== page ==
Bloomberg: OPEC will probably cut output if Brent prices keep trading below $100 a barrel because that’s less than what many member countries need to balance their budgets, an inter-governmental Arab energy lender said. Bloomberg
By Wael Mahdi
OPEC will probably cut output if Brent prices keep trading below $100 a barrel because that’s less than what many member countries need to balance their budgets, an inter-governmental Arab energy lender said.
Oil prices must average $99 this year for the 12 members of the Organization of Petroleum Exporting Countries to be able to balance their national budgets, said Ali Aissaoui, a senior consultant at the Arab Petroleum Investments Corp., or Apicorp.
“OPEC will definitely need to cut production to shore up prices as they can’t produce at prices close to their break-even level,” he said today by phone from Khobar, Saudi Arabia, where the bank is based.
Saudi Arabia, OPEC’s largest producer, needs an average price of $94 to balance its budget, according to Apicorp estimates. Iran requires oil at $125 to break even, or almost double the level needed by Qatar, Aissaoui said. The break-even level represents the price sought by the government, not the actual cost of producing oil.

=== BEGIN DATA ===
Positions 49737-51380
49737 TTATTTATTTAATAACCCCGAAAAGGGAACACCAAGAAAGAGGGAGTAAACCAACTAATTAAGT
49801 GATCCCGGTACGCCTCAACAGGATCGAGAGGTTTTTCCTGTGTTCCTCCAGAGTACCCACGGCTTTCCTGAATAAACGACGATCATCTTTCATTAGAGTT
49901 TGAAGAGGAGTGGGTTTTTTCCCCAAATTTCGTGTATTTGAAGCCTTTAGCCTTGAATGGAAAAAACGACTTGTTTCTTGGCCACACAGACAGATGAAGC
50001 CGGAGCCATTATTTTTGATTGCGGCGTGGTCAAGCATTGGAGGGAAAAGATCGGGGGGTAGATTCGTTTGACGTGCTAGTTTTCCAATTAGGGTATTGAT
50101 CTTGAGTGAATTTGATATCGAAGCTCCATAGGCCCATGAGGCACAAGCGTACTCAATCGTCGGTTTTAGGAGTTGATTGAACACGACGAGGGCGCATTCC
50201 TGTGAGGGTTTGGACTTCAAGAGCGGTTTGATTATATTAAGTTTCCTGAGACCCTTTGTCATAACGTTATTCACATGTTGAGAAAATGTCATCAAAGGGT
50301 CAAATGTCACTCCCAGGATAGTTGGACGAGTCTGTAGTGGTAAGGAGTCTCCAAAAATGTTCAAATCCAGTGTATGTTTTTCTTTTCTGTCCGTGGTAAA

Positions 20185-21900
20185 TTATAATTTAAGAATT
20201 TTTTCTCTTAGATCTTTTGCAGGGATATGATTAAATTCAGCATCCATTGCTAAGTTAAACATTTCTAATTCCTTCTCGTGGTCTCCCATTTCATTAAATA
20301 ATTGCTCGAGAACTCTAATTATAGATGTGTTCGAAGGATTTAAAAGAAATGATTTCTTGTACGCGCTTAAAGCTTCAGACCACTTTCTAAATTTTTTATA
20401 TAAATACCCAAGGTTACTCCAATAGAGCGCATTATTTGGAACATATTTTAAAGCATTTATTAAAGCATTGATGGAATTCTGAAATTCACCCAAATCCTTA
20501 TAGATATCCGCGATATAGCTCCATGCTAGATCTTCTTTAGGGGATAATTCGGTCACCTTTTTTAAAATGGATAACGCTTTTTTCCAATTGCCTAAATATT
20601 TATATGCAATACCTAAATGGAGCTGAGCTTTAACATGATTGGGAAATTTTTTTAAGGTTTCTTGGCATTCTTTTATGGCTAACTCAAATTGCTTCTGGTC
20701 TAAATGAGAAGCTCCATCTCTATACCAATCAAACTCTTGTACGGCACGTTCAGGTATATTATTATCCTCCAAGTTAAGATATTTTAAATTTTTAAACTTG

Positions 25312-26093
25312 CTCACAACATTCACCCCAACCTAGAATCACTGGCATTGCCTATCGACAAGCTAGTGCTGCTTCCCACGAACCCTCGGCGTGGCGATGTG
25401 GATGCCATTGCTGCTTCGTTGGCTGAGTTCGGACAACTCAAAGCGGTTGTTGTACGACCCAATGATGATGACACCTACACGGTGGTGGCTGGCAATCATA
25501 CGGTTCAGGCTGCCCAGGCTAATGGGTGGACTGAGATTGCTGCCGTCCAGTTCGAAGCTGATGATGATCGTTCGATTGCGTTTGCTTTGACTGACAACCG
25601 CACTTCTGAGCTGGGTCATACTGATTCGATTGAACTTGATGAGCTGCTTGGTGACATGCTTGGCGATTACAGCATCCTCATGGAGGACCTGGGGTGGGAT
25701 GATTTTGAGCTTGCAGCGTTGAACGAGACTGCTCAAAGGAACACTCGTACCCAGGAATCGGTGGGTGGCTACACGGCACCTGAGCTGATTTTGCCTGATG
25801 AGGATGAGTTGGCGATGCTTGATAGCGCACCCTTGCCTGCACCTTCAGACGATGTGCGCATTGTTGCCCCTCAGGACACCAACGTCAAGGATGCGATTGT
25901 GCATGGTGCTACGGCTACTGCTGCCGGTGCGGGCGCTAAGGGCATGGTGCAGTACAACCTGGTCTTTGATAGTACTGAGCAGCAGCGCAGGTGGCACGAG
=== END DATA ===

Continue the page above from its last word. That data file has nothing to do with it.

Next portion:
Brent crude for June settlement fell 95 cents to $98.96 a barrel on the London-based ICE Futures Europe exchange. The front-month contract fell below $100 yesterday for the first time since July. OPEC’s basket price, which represents the group’s export grades, has also fallen below $100.
“If Dated Brent slips further, this would shift the futures market from a long period of backwardation to a contango position, thereby encouraging the accumulation of inventories in the physical markets,” Aissaoui said today in a an e-mailed note. A contango and rapid accumulation of inventories would make it harder for OPEC to stabilize prices near member nations’ desired break-even levels, he said.
Saudi Oil Minister Ali al-Naimi said on March 18 in Hong Kong that Brent crude at about $100 is reasonable. Venezuela supports a price floor of $100, oil minister Rafael Ramirez told reporters in Caracas on April 15, adding that he thinks all OPEC countries agree with this price.
Al-Naimi said in his Hong Kong speech that Saudi Arabia is concerned about global economic growth, not about maintaining oil prices at any specific level. Any suggestion that the nation is trying to keep prices high to finance domestic spending is “not realistic,” he said then.
OPEC’s members are Algeria, Angola, Ecuador, Iran, Iraq, Kuwait, Libya, Nigeria, Qatar, Saudi Arabia, the United Arab Emirates and Venezuela. The organization’s next ministerial conference will be held on May 31 in Vienna.